There might be no better voice than that of Tom Waits to mutter, with the taste of impending defeat ripe on his tongue, “if you don’t want these arms to hold you / if you don’t want these lips to kiss you / if you found someone new / put me back in the crowd.” With so many redeeming elements in his arsenal, Waits’ richest talent is his ability to perfectly match raw, true emotion with his words. A long history of pop ballads have conditioned us to accept a strange blueprint of pretty, where if a singer hits just the right octave or carries a note for just the right amount of time, the song suddenly gains merit. We sometimes mistake a difficult-to-reach note as a glimmer of emotion. But the very best love songs aren’t talent shows. “Back in the Crowd,” Waits’ latest brilliant display of balladry, is only further proof.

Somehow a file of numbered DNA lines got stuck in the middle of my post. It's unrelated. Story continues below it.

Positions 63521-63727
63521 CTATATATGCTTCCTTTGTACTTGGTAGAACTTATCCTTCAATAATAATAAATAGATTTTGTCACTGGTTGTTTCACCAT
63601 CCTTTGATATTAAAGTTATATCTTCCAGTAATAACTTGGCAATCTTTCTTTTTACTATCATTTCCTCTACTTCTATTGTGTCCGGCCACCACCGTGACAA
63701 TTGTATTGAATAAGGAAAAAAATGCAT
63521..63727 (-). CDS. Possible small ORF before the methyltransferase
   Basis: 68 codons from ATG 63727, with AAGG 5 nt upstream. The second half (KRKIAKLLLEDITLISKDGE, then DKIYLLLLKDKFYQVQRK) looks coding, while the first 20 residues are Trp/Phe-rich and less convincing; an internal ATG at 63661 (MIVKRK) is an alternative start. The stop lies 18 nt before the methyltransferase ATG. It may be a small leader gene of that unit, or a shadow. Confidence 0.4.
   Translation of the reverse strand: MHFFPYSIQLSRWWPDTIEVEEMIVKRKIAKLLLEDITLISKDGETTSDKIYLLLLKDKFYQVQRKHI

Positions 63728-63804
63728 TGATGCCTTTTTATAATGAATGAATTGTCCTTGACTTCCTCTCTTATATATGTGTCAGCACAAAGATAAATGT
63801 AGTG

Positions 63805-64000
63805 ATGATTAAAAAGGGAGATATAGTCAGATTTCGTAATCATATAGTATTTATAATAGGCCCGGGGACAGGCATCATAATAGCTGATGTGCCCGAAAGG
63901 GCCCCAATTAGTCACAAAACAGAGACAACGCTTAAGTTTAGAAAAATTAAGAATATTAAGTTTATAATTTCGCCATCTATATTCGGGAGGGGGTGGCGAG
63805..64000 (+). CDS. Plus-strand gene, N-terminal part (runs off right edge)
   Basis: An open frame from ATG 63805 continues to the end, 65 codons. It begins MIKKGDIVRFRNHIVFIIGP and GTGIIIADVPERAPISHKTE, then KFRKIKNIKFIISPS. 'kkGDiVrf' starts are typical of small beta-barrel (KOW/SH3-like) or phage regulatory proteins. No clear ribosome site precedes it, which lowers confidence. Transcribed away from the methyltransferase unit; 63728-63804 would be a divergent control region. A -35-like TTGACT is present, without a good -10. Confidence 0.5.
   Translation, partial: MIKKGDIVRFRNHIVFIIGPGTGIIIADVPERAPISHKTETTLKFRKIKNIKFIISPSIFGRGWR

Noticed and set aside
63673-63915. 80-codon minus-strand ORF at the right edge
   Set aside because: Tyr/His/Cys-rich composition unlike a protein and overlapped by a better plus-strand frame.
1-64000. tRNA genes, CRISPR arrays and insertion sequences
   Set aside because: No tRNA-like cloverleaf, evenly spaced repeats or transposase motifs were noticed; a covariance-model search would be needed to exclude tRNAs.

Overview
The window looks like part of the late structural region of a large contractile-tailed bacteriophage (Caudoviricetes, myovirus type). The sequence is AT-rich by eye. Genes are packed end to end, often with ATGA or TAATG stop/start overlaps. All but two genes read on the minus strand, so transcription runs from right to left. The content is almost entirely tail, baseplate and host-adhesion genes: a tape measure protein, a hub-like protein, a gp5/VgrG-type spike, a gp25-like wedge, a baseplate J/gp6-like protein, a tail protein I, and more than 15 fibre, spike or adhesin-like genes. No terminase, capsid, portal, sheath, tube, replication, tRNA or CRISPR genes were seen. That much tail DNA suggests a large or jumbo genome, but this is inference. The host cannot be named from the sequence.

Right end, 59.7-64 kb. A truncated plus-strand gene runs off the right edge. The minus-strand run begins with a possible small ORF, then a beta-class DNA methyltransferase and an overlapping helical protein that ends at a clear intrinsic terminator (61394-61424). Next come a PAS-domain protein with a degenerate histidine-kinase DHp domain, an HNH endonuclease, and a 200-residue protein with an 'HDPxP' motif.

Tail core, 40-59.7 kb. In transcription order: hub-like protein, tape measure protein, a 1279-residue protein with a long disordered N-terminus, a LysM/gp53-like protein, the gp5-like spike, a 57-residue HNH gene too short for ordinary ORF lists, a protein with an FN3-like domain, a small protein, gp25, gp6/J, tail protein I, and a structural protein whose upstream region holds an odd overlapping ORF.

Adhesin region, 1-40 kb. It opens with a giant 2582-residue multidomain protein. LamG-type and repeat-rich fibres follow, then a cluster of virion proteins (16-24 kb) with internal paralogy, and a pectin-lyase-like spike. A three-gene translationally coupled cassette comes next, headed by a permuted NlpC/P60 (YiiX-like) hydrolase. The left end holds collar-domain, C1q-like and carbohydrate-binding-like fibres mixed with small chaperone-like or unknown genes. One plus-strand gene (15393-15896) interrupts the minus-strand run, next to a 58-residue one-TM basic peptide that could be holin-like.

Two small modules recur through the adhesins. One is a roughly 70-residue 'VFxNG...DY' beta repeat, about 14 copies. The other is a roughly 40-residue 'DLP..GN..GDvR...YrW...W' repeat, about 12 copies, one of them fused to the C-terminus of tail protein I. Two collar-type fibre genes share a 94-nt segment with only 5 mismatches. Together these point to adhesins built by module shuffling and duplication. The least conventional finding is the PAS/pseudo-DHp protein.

Waits’ newest single has the battered 61-year-old soul laying out what amounts to an ultimatum: either we’re together or we’re not, his lyrics suggest, but if we’re not, then I need to take my heart and go. It’s a poignant message that’s been illustrated a million times before, but perhaps never as believably as this. The soft Latin guitar strumming that backs the song seem almost there as a distraction, as if Waits wanted to come right out and say these things but thought that maybe, just maybe, by applying some music it might delay the inevitable. He’s terrified of the answer that awaits him but he’s reached the point where he can’t go on living in limbo, and his voice accentuates it all amazingly.
As great as his kooky, experimental side may be, Waits is an artist at his best in these softer, more intimate moments. With his voice crackling and bruised, he’s able to be a much cleaner conduit for biting emotions than any big-voiced balladeer. “Back in the Crowd” is yet another example of this unparalleled natural artistry.